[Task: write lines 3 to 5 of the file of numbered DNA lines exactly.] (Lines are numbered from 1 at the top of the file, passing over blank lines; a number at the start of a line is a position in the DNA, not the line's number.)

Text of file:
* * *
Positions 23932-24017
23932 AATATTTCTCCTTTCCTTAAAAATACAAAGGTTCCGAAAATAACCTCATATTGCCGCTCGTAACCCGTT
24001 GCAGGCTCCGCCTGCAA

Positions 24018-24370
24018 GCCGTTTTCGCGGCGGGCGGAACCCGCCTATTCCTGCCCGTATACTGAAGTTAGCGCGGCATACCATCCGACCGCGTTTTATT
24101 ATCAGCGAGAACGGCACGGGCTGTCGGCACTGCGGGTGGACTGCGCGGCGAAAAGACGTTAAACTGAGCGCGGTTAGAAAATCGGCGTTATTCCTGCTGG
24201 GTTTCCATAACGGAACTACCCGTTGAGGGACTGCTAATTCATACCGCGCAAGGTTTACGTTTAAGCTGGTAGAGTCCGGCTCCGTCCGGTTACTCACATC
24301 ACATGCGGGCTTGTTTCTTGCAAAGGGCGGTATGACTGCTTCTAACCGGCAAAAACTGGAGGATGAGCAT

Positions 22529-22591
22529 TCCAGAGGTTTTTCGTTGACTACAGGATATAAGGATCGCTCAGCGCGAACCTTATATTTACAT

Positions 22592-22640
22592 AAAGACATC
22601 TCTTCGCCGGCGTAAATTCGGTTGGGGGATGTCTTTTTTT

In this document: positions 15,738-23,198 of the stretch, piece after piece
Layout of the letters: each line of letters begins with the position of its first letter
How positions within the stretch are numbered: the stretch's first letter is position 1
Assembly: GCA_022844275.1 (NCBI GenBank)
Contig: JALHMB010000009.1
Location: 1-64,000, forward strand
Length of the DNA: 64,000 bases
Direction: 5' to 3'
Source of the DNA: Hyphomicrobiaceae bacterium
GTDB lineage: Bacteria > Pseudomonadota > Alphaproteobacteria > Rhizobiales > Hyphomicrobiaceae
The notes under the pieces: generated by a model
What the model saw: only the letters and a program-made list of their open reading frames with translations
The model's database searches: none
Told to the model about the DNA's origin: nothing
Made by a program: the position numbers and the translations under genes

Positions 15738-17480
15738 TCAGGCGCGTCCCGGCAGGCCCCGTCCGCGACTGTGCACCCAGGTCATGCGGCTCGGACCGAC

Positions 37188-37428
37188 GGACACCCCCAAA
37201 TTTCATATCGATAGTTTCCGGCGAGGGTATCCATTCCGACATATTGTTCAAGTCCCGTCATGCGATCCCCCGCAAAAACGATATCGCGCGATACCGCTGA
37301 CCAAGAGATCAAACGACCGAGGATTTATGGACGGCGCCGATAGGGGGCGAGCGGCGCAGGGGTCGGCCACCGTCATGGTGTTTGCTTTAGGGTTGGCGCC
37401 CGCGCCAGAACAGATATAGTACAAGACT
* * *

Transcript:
24001 GCAGGCTCCGCCTGCAA

Positions 24018-24370
24018 GCCGTTTTCGCGGCGGGCGGAACCCGCCTATTCCTGCCCGTATACTGAAGTTAGCGCGGCATACCATCCGACCGCGTTTTATT